Domestic Tourism in Russia Not Enough
However, the growth in demand for domestic tourism in Russia could not fully compensate for the losses in international travel. For example, last year TUI Russia sent 40,000 tourists on the domestic tours, while by the end of 2020, the company plans to send about 150,000 thousand people.
“For 2020, we were building a plan to double the total number of tourists, sending about 3 million people on vacation. This financial year will be unprofitable for the company, due to a decrease in the number of clients. Our revenue this year will be three times less than in 2019, and six times less than planned,” said the company’s CEO Taras Demura.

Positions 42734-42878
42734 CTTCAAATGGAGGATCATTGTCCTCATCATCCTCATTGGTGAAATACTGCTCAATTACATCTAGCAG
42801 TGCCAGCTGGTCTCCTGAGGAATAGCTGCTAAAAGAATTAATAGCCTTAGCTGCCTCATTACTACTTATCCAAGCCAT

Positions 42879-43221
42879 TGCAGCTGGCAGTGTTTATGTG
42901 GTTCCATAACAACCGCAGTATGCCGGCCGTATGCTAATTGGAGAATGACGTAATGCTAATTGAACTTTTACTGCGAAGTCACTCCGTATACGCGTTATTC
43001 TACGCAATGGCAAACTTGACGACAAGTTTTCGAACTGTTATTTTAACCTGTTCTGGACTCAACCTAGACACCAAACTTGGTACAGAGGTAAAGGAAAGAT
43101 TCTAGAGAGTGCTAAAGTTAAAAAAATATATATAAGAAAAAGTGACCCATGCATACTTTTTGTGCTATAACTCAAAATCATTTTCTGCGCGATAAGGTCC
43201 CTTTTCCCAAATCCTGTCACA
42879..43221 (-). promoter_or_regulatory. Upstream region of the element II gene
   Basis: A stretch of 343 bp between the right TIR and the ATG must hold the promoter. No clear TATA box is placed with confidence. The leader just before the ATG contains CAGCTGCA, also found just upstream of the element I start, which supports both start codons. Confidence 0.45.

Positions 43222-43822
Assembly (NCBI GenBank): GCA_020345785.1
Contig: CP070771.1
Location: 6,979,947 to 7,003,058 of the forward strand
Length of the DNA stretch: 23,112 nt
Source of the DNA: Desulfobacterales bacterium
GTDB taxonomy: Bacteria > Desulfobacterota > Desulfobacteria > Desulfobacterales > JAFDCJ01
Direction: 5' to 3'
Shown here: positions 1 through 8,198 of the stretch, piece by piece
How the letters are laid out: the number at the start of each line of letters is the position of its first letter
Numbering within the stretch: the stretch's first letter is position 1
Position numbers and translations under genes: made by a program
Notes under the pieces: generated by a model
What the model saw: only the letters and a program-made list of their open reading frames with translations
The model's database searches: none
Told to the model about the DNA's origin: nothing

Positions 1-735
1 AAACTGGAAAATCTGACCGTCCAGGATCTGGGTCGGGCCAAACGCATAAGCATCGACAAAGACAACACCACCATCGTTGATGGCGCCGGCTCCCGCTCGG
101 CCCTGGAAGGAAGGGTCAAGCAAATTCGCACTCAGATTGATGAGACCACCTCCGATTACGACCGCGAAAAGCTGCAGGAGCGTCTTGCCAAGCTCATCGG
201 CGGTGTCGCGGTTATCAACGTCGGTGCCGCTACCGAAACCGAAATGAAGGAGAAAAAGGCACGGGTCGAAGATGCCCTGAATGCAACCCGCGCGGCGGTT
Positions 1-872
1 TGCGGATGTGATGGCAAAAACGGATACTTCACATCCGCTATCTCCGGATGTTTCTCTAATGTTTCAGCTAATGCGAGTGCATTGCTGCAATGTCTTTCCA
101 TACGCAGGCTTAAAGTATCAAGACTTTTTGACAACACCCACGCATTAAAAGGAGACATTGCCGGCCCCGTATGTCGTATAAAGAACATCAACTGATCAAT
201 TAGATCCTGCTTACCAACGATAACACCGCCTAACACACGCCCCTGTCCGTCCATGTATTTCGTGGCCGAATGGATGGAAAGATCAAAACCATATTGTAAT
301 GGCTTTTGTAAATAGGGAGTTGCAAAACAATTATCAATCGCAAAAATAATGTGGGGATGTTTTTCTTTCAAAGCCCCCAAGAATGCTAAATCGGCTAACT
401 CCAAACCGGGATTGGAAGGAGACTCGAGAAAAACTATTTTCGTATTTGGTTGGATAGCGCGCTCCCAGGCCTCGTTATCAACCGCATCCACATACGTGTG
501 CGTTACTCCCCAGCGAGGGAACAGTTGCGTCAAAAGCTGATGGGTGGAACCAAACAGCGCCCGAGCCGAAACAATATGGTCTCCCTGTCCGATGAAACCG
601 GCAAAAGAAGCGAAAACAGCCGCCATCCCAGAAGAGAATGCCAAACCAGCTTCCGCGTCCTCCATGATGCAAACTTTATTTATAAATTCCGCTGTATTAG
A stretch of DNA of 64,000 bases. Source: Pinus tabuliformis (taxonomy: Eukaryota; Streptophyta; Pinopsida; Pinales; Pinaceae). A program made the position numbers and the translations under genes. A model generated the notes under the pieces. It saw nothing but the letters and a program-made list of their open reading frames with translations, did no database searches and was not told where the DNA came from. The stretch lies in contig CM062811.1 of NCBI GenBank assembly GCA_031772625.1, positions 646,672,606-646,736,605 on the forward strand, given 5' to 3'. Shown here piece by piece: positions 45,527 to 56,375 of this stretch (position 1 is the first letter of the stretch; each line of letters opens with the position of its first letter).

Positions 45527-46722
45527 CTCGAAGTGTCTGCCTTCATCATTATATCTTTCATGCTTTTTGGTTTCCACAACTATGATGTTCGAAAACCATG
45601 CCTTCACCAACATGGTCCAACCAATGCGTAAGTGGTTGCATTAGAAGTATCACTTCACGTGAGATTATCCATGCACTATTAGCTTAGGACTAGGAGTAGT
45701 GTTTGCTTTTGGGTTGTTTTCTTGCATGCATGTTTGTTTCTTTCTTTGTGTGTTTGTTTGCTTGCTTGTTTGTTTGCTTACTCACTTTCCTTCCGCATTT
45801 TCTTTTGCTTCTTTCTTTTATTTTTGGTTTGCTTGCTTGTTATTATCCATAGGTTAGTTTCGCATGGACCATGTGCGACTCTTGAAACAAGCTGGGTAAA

What Is Hindering the Growth of Domestic Travel?
But the problem is not only the almost complete lack of international tourism, but also the unsatisfactory state of domestic tourism in Russia. Today the country is behind a large number of foreign countries in terms of the development of this part of the sector.
According to the World Tourism Organization (WTO), the countries with the largest domestic tourism markets are India, China and the USA. Large markets in this area also include Japan, Brazil, France and Spain.
The first three countries, as well as Brazil, surpass Russia in terms of population, while the rest of the countries have a smaller number of inhabitants. Moreover, all the countries mentioned have a smaller territory. All of this means that the potential of domestic tourism in Russia is clearly underutilized.